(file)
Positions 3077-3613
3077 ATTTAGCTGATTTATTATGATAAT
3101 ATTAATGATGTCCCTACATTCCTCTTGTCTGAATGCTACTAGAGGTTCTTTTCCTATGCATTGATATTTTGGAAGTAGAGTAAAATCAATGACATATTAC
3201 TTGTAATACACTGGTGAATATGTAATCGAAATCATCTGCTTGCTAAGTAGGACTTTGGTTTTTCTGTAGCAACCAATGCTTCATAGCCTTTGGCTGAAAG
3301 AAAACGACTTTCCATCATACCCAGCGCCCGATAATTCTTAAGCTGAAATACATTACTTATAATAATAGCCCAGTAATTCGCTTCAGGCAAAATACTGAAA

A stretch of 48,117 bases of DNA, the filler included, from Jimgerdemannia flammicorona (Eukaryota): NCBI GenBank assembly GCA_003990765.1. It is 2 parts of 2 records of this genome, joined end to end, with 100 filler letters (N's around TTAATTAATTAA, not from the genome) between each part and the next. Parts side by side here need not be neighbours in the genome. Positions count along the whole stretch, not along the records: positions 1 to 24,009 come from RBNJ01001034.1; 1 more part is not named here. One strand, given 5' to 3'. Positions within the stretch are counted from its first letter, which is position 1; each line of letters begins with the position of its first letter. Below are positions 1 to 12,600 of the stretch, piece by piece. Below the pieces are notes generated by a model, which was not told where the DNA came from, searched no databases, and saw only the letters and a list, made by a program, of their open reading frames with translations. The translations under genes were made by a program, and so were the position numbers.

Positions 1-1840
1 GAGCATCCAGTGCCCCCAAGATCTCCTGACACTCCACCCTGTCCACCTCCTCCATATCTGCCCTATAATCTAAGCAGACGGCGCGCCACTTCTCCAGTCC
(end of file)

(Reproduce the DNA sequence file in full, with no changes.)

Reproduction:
Positions 3077-3613
3077 ATTTAGCTGATTTATTATGATAAT
3101 ATTAATGATGTCCCTACATTCCTCTTGTCTGAATGCTACTAGAGGTTCTTTTCCTATGCATTGATATTTTGGAAGTAGAGTAAAATCAATGACATATTAC
3201 TTGTAATACACTGGTGAATATGTAATCGAAATCATCTGCTTGCTAAGTAGGACTTTGGTTTTTCTGTAGCAACCAATGCTTCATAGCCTTTGGCTGAAAG
3301 AAAACGACTTTCCATCATACCCAGCGCCCGATAATTCTTAAGCTGAAATACATTACTTATAATAATAGCCCAGTAATTCGCTTCAGGCAAAATACTGAAA

A stretch of 48,117 bases of DNA, the filler included, from Jimgerdemannia flammicorona (Eukaryota): NCBI GenBank assembly GCA_003990765.1. It is 2 parts of 2 records of this genome, joined end to end, with 100 filler letters (N's around TTAATTAATTAA, not from the genome) between each part and the next. Parts side by side here need not be neighbours in the genome. Positions count along the whole stretch, not along the records: positions 1 to 24,009 come from RBNJ01001034.1; 1 more part is not named here. One strand, given 5' to 3'. Positions within the stretch are counted from its first letter, which is position 1; each line of letters begins with the position of its first letter. Below are positions 1 to 12,600 of the stretch, piece by piece. Below the pieces are notes generated by a model, which was not told where the DNA came from, searched no databases, and saw only the letters and a list, made by a program, of their open reading frames with translations. The translations under genes were made by a program, and so were the position numbers.

Positions 1-1840
1 GAGCATCCAGTGCCCCCAAGATCTCCTGACACTCCACCCTGTCCACCTCCTCCATATCTGCCCTATAATCTAAGCAGACGGCGCGCCACTTCTCCAGTCC